Nations Around The World Trying To Reach Agreement To Reduce Plastic Waste 

According to an official from the United Nations, 170 countries are currently negotiating a deal for a global treaty that would cut plastic waste, while environmentalists are weary of the plastic industry’s ability to change for the health of our planet.

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Negotiators from 170 countries around the world are currently attempting to finalize a deal for a global treater aiming to cut plastic waste significantly. According to an official from the United Nations, however, environmentalists are skeptical about how involved the plastic industry itself will be while accommodating the deal.

Inger Andersen, the executive director of the UN Environment Program, stated that negotiators see “a clear path to landing an ambitious deal” when it comes to reducing plastic pollution around the world. 

“The work, however, is far from over. The plastic pollution crisis continues to engulf the world, and we have just a few months left before the end of year deadline agreed upon in 2022,” she said. 

Steven Trent, the chief executive of the Environmental Justice Foundation, stated that one of the biggest things needed to reduce plastic waste is a global limit on the production of new plastic, according to NPR

“This process must begin with overall production reduction, immediately phasing out single-use plastics, recognizing that recycling has not worked and will not.” 

Plastic is derived from fossil fuels. One of the biggest obstacles negotiators have faced with this new deal is that major oil and natural gas producing nations, such as Russia, have been avoiding the negotiations to protect their future profits. The United States is also the top producer of oil and gas globally and has the world’s largest economy, which gives America a major say in environmental negotiations in general.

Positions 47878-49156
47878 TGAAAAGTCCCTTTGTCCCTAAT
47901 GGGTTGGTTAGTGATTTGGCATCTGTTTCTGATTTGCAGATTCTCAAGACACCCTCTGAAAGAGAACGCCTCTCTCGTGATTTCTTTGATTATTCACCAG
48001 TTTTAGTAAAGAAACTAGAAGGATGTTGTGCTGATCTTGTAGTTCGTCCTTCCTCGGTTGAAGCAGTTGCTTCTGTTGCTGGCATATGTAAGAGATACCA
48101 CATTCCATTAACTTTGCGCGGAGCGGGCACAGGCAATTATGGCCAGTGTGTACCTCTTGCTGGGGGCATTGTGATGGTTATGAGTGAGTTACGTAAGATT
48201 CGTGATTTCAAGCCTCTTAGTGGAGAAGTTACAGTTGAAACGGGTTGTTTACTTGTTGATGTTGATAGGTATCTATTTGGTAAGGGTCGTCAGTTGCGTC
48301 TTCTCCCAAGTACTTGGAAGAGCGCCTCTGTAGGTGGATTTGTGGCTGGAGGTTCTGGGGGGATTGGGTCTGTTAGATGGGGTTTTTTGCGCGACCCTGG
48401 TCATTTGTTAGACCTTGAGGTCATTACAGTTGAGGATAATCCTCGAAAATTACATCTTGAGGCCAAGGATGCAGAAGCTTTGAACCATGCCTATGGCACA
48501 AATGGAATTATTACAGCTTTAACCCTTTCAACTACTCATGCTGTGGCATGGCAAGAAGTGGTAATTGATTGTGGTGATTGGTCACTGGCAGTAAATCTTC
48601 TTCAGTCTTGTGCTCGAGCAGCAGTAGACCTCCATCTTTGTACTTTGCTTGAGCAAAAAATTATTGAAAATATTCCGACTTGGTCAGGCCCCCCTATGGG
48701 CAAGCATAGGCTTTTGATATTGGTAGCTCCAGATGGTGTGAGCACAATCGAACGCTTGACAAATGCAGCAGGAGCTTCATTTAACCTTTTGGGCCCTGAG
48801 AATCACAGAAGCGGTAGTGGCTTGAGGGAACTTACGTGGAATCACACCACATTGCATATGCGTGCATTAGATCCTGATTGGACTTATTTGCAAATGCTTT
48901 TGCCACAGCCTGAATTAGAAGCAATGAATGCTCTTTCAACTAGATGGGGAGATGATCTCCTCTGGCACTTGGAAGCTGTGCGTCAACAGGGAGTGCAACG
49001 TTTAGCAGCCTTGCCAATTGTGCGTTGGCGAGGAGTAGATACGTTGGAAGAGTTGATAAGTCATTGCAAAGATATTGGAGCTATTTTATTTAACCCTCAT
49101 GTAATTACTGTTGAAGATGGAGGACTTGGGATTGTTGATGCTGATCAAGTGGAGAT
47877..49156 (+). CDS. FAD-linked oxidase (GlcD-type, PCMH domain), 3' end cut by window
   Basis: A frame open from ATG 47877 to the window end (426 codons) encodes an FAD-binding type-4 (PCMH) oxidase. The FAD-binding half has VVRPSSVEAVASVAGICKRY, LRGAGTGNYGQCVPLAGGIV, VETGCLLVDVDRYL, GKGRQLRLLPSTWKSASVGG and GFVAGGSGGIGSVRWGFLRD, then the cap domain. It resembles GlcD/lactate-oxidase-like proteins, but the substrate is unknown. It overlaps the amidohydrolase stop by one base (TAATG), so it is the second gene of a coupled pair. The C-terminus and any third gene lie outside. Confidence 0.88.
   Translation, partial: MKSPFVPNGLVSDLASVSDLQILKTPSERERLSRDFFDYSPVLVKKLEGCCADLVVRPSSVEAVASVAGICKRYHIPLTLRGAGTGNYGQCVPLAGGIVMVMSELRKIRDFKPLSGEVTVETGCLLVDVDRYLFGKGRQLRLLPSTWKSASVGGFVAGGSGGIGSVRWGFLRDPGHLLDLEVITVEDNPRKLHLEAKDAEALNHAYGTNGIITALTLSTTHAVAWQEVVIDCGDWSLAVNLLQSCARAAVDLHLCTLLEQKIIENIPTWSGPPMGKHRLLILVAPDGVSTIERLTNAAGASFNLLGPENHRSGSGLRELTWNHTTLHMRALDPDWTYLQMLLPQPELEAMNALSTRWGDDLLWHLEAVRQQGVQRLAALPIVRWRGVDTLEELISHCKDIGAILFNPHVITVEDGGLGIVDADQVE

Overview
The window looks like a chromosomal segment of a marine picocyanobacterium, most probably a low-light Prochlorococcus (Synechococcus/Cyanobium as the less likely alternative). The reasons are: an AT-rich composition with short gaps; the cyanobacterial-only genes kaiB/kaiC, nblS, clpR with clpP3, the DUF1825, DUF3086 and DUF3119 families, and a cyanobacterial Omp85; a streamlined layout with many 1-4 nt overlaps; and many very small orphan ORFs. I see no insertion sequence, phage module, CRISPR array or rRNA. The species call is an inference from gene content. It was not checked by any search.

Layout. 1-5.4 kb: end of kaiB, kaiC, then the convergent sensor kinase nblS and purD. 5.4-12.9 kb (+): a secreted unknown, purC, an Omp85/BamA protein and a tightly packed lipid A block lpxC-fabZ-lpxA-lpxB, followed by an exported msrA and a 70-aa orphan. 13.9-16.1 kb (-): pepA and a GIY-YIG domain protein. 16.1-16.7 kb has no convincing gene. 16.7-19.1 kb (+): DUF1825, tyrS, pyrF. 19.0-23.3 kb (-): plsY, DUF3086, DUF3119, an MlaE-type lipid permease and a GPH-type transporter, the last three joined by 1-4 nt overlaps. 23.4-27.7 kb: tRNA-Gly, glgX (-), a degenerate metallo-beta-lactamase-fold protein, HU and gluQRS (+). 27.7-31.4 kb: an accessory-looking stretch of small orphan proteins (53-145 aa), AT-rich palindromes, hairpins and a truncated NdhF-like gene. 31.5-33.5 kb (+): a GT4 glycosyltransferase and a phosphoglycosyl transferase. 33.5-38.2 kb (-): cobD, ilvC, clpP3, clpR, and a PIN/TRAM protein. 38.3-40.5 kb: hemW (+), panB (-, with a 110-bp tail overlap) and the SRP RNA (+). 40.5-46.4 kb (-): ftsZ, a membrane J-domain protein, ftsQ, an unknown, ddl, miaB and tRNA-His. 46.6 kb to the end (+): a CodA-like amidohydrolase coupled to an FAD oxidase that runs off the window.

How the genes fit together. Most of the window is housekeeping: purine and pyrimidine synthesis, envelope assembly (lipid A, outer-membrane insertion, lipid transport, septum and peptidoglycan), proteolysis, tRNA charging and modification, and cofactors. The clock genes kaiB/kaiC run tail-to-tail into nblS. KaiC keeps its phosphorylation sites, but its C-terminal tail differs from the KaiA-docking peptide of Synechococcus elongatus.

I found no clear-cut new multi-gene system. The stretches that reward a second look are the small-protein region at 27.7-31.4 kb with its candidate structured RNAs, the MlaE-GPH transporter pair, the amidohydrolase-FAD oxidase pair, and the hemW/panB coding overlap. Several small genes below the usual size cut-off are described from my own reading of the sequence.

Carroll Muffett, the chief executive of the Center for International Environmental Law, stated that negotiators from America haven’t been willing to work towards a world of cut plastic production, and have instead emphasized programs like recycling. 

“The United States needs to stop pretending to be a leader and own the failure it has created here,” she said according to NPR

A spokesperson for the U.S. State Department said in a statement to NPR that “so-called downstream measures like recycling and waste management on their own won’t solve the problem of plastic pollution, and that the country is looking for ways to reduce demand for new plastic.” 

Erin Simon, head of plastic waste and business at the World Wildlife Fund, says the “U.S. and a lot of other countries are showing more willingness to try to compromise.”

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“I saw countries brainstorming. I saw them trying to come up with creative solutions to meet everybody’s needs as best as possible. I saw them conceding on things. It’s the messy part of the process that you want to see.”

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The State Department stated that in order for the agreement to be fully effective, every country needs to support it, including the nations that are contributing the most fossil fuel emissions and plastic waste. 

More than 50 nations agreed that they want the deal to reduce the production of plastic. French officials said the “Group of Seven (G7) wealthy countries, which includes the U.S., is committed to reducing the overall production.”

“The drumbeat to reduce plastic production is growing from countries worldwide. More and more leaders are waking up to what the science and our lived experiences tell us: plastic is pollution, and we need to stop it where it starts,” Ana Rocha, GAIA’s director of global plastics policy, said in a statement. 

“The outcome of these talks is of critical importance to countries and communities around the world, and it is vital to expose and confront the role of corporations whose agendas are fundamentally in conflict with the global public interest,” Delphine Lévi Alvarès, global petrochemical campaign manager at the Center for International Environmental Law, said in a statement.

“Our industry welcomes an open process and actively seeks compromise through these negotiations because we want to see attainable environmental goals and are committed to collaboration to get it done,” Matt Seaholm, chief executive of the Plastics Industry Association,  said in a statement to NPR.